It must have been something I blocked out, or something I just got used to. Maybe I was trying to be polite or assumed they were dumb so I just kept my mouth shut instead of getting nasty about it? “Your work is great! But you know what you should do…” is something I have heard from a ridiculous number of men with regard to my art-making practices and anything to do with my career. I guess I really did just get used to it. In fact, this was how they made conversation. But, now that I’ve registered more women saying it happens to them, I know it was a way of talking down to me. A way to show that they knew more about something than I did. I’m not saying every man has done this — of course not — but the percentage that have is pretty damn high.

Backhanded compliments, micro-aggressions, mansplaining, whatever you want to call it.

They take place in my studio when it has been open to the public; at my solo shows where work is selling; at group shows with other artists; at public art-making events or charities; online in group discussions; in an email that was unsolicited; in front of my husband, best friend, gallery owner, collector, or my parents. It happens at parties when I first meet someone and I tell him I’m an artist (oh those can be precious). It happens when someone I don’t know well sees that other acquaintances buy my work, and then they go on about how they want to commission a work of mine while simultaneously telling me what I need to do to be a famous/rich artist despite the fact they have NO experience or history in working in the realm of art.

And by the way, I can read people real damn quick when it comes to saying they want to commission a work. I’ve been doing it long enough I can tell who is serious and who is full of it — usually because they are showing off.

Hey I’m all for advice, when it really is that. I have male artists friends who tell me about cool products and stuff I should check out, or galleries and all that. Those are the men who aren’t out to try and prove they know more than me, insult me, or actually do work in my field and know me well enough that the advice or statements they make are helpful. They also don’t assume I’m a dummy.

I’ve heard many things. So many I can’t recall them all. Dumb things. Yet, the assumption is always I don’t know what I’m doing:

“Your prices are too high.”

“You should make your prices higher if you want to succeed.” (say that a little louder with the gallery director standing right there)

“You should do some social media.”

“You should get a publicist, I know a guy, he works with a lot of art types.”

“Your work doesn’t look as muddy in person.”

“You’re the one who does those Disney big-eye paintings. Yeah, I know who you are.” (What the living fuck?)

“You really should mold your contrasts more.” (I don’t think he knew what that meant)

“You should look up Hi Fructose Magazine.” “Yes, I’ve taken ads out with them and they feature my work on their website periodically.” “Oh.”

“You should read Juxtapoz Magazine.” “Yes I’ve been featured on their site many times and my friends are in it often, but since Complex Media bought them out I don’t look at it as often.” “Oh.”

“That’s not oil, that’s acrylic — I can TELL.” (the painting was in oil and I was sitting right there and he didn’t bother to talk to me in my own studio)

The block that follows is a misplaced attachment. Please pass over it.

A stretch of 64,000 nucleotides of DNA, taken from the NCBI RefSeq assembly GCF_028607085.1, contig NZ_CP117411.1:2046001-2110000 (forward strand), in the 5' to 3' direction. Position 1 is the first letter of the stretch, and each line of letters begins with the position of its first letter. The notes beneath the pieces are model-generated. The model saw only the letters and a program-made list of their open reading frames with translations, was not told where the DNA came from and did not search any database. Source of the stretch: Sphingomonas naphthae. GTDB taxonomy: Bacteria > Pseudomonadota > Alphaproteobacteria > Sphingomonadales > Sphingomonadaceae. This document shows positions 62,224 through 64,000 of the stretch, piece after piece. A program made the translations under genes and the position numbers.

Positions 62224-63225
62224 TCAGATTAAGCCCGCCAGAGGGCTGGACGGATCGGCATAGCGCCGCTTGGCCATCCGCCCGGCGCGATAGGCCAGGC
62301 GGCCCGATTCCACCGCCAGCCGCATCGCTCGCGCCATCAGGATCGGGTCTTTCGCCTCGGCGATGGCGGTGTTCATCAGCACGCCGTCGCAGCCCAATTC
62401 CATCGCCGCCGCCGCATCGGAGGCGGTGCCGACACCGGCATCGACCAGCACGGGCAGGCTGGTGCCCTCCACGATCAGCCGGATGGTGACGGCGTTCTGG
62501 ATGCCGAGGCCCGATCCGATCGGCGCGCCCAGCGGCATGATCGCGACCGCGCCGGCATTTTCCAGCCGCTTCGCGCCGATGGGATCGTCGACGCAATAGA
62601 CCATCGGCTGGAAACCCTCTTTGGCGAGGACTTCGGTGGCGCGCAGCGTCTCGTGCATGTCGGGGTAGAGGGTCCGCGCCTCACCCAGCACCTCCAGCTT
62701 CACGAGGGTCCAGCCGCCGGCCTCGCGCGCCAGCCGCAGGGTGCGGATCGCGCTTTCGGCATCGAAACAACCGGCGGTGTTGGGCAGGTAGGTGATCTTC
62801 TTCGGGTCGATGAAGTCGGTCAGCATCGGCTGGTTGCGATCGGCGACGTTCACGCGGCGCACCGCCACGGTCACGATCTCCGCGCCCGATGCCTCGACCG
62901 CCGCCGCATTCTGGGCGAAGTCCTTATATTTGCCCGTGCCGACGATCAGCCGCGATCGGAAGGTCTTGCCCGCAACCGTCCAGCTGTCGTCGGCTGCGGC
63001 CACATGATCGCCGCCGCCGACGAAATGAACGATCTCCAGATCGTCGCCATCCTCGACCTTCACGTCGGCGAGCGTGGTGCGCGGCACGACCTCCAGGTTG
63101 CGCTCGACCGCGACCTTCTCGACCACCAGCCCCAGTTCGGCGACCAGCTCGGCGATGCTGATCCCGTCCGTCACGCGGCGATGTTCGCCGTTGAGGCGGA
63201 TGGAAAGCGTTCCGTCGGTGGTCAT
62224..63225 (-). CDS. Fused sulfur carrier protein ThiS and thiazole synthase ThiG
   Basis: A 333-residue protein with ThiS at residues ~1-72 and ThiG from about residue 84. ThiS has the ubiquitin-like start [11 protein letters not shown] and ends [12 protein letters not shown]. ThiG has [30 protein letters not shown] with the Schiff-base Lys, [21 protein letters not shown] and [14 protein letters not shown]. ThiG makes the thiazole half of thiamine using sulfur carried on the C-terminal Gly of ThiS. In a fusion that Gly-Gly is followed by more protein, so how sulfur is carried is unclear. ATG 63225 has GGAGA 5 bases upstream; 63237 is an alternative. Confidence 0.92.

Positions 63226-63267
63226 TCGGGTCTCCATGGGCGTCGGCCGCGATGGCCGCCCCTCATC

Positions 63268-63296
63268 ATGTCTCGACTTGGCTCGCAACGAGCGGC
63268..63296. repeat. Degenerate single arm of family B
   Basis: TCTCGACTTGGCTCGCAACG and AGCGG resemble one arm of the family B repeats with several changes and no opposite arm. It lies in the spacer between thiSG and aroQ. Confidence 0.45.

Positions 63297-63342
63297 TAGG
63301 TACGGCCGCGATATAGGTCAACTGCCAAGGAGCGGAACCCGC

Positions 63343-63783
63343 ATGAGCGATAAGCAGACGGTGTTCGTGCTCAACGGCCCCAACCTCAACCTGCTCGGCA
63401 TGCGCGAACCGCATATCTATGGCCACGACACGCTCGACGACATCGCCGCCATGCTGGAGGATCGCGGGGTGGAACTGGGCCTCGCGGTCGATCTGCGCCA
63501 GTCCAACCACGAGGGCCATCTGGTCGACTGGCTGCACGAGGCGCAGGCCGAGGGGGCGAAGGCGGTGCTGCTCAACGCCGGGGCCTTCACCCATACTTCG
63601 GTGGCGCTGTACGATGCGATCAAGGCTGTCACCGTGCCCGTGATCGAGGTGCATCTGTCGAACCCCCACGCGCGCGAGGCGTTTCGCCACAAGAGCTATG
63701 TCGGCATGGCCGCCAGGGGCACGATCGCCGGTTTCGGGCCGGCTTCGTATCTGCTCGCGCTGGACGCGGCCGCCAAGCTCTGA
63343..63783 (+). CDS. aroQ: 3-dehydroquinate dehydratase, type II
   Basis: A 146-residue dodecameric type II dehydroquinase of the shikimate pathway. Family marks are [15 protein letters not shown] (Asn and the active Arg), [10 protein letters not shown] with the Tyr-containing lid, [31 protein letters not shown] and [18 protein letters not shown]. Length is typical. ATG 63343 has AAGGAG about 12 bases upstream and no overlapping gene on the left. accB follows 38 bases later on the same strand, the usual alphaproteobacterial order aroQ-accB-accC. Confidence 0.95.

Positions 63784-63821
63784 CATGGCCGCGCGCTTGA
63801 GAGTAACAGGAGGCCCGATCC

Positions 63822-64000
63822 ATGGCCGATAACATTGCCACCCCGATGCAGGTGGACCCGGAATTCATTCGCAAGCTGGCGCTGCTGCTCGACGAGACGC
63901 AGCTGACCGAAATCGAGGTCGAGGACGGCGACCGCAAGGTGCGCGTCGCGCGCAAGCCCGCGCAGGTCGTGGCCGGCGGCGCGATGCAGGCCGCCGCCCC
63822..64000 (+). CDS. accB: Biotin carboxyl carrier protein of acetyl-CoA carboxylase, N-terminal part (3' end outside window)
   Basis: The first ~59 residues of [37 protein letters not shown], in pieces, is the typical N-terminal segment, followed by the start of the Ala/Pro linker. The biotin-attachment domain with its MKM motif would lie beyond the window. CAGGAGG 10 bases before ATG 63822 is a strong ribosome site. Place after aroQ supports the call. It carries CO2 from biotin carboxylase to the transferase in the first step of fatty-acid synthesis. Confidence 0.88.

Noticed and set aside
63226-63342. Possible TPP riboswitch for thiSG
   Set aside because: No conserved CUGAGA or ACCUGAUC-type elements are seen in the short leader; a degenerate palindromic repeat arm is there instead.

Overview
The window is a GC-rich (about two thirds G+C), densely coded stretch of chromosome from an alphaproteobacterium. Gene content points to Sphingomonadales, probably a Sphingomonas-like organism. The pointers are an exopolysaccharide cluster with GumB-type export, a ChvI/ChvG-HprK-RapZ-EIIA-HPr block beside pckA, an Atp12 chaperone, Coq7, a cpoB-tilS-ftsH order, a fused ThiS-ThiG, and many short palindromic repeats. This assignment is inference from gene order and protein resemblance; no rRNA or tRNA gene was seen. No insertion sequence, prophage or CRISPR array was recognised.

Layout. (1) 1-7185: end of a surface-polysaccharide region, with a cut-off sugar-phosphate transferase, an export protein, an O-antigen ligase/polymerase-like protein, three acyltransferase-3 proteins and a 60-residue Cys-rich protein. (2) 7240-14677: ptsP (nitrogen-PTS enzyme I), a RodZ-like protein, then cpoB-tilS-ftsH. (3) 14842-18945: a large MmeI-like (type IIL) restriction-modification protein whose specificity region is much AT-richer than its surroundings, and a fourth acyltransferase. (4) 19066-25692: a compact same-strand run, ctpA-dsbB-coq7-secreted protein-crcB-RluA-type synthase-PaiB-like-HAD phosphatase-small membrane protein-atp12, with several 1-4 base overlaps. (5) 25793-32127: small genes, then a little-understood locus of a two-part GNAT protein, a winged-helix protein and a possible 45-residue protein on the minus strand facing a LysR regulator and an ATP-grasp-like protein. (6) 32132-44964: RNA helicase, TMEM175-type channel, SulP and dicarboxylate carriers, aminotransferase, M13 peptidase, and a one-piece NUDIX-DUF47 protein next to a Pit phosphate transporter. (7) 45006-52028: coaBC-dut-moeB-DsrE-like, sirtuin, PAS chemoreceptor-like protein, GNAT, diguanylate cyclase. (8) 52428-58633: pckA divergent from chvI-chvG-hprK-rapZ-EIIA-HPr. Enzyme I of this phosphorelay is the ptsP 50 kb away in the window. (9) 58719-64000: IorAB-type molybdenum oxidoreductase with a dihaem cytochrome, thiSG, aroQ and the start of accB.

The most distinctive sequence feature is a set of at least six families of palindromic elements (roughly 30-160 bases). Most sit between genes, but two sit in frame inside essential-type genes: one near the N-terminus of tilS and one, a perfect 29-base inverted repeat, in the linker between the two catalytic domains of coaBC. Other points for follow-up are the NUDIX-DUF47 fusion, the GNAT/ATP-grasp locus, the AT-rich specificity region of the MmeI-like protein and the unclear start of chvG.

“Well, that’s certainly…interesting.” (blows nose into snotty tissue and drops it on my studio floor as he walks out)

“Have you ever thought of doing commissions?” “Yes I’ve been doing them since I was 16” “Oh, but like real ones? Like mayors and judges?” (I think my facial expression told him everything)

“You should do velvet paintings.” “Those are awful, why would I do that?” “Because people really like buying those.”

“You should show in galleries.” “Thanks, I do, all over the US, and Israel, and Australia.” “Oh well I guess you have it all figured out, huh?”

“Have you ever thought of submitting to galleries?” “Yes I’ve actually been showing in them for a long time.” “No I know, but like, real ones.”

“Yeah, I could tell you use different oil paint brands in one painting. Weird. Huh.” (what the living fuck?)

“You should take out advertising in Art in America or something.” “Well, that’s not my audience and some of those ads are $5-10K” “Oh.”

“Nice work. But, you should come to my art show tonight, it’s just right down the street and a couple blocks over.” (I was right in the middle of my own solo show opening reception)

“These are nice but I don’t know if I’d frame them like that.” (It was the opening reception and I sold two of them)

“You should try painting on linen/canvas/panel. I bet it would look really nice.” (I work on all of these)

“You should show your work in Los Angeles. You’d sell a lot there.” “I do show there. I’m from Los Angeles.”

“Your work is too slick. You shouldn’t make it so slick.”

“I could tell a woman painted these. It’s so obvious.”

“I saw the article about you. That was a really weird combination of your work they chose.”

“The guy you have taking your artwork photos is really good.” “I take all my own photos, thanks.” “Oh really? Isn’t that something.”

“Have you ever thought of doing this professionally?”

“You should sell your paintings on Etsy. My wife sells her handmade soaps on there.”

“You should make prints of that.” “I have them, here’s where to purchase them.” (Spoiler Alert: doesn’t buy print!)

“Do you know an artist by the name of… [pick a name of any male artist ever in the history of time and insert].” “Why yes, I have a book on him.” “Oh, well, yes I thought I’d tell you about him, but I guess you already know of him.”

“Do you know [insert current female artist]? Her work is okay, but she’s hot!”

“I bet you like Frida Kahlo a lot.” “Actually, I don’t. I never got into her.” “Oh, I thought all women liked her. That’s strange!”

These things would never get said to a man in the tone they get said to me. And I don’t go up to writers at book signings and get all, “Hey! You ever heard of this guy Hemingway? You’d like him because dudes like him!” or “You know what you should do? Have you ever thought of getting a publisher?” when I’m at a book store where the guy is signing books.